468P - Clinical characteristics of T790M in pre and post treatment with EGFR TKIs

Date 20 December 2015
Event ESMO Asia 2015 Congress
Session Poster presentation 2
Topics Pathology/Molecular Biology
Translational Research
Basic Scientific Principles
Basic Principles in the Management and Treatment (of cancer)
Presenter Ee Ke
Citation Annals of Oncology (2015) 26 (suppl_9): 125-147. 10.1093/annonc/mdv532
Authors E. Ke, Q. Zhang, Q. Zhou, Y. Wu
  • Guangdong Lung Cancer Institute, Guangdong General Hospital, 510080 - Guangzhou/CN



T790M mutation was first discovered in patients who acquired resistance to gefitinib or erlotinib. It has then been shown to be a “second-site mutation” in approximately 50% of EGFR-mutant lung cancers that have developed acquired resistance to EGFR-TKI. However, in some patients, the T790M mutation was also detected as a primary event before drug exposure, at a frequency that is highly dependent on the technique used.


6554 DNA samples from lung cancer patients in Guangdong General Hospital during 2005-2014 was retrospectively collected for both EGFR sensitive mutation (exon 19 deletion and L858R mutation) and T790M mutation analysis, by either direct DNA sequencing or amplification refractory mutation system (ARMS).


Of 6046 patients whose tumor samples were collected before EGFR-TKI exposure, the frequency of de novo T790M mutation was as low as 0.5%. Gender (p = 0.026) and smoking status (p = 0.020) correlated significantly with T790M mutation frequency, whereas age, disease stage and histology type were not. The T790M mutation frequency was higher in female non-smoking patients compared with male smoking patients. Of 508 patients who had a post-TKI biopsy, the incidence of T790M mutation was 22.5%. And ARMS was shown to be more sensitive than direct DNA sequencing (27.8% vs 19.6%, p = 0.034). In mutation-positive subgroup, the prevalence of concomitant T790M was 1.4% in TKI-naïve samples and 39.9% in TKI-treated samples. No difference between exon 19 deletions and L858R mutations existed in pre-TKI samples (1.1% vs 1.6%, p = 0.438), whereas a higher frequency of T790M mutation was found in exon 19 deletions in post-TKI samples (40.1% vs 28.3%, p = 0.034).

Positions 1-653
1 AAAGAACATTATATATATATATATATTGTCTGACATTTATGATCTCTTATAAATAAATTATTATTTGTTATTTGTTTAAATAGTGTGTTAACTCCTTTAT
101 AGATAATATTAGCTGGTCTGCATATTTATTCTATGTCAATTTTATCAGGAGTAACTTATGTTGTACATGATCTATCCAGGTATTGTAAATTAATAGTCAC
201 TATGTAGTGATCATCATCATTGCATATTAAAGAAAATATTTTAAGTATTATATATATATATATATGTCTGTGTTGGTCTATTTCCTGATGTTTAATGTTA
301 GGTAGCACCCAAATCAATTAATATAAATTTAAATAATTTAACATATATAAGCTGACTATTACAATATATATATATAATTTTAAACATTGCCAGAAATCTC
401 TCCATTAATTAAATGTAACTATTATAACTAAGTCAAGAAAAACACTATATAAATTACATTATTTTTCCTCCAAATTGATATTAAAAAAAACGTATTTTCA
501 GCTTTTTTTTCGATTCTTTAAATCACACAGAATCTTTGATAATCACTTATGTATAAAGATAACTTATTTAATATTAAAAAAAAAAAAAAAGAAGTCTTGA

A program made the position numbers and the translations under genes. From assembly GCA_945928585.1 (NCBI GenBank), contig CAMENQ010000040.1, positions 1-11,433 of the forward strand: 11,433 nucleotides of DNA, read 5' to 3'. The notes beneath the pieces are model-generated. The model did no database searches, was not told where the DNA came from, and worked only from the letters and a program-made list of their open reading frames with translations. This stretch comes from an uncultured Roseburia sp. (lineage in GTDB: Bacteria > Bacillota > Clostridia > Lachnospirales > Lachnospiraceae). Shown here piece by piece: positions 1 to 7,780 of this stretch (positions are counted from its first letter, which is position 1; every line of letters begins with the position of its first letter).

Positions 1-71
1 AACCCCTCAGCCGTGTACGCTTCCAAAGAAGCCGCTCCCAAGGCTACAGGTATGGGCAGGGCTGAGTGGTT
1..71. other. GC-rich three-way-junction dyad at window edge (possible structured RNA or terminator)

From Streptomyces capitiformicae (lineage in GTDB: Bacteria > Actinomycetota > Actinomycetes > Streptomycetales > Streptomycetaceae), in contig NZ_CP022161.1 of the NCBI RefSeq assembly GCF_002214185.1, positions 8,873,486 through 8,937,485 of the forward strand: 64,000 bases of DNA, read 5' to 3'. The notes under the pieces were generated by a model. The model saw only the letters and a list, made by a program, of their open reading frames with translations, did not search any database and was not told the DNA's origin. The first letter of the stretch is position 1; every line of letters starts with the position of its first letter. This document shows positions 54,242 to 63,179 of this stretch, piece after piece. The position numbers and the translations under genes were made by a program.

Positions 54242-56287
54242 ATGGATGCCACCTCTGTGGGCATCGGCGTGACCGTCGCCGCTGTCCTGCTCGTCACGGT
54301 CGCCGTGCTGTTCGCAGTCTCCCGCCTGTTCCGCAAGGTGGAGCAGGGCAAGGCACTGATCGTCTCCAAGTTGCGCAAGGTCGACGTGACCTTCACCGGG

Tumors with a preexisting EGFR T790M mutation are extremely rare when tested by the traditional techniques. The observed mutation frequency suggests that the majority of T790M mutation emerge during EGFR-TKI exposure and it might occur more frequently in exon 19 deletions.

Clinical trial identification


All authors have declared no conflicts of interest.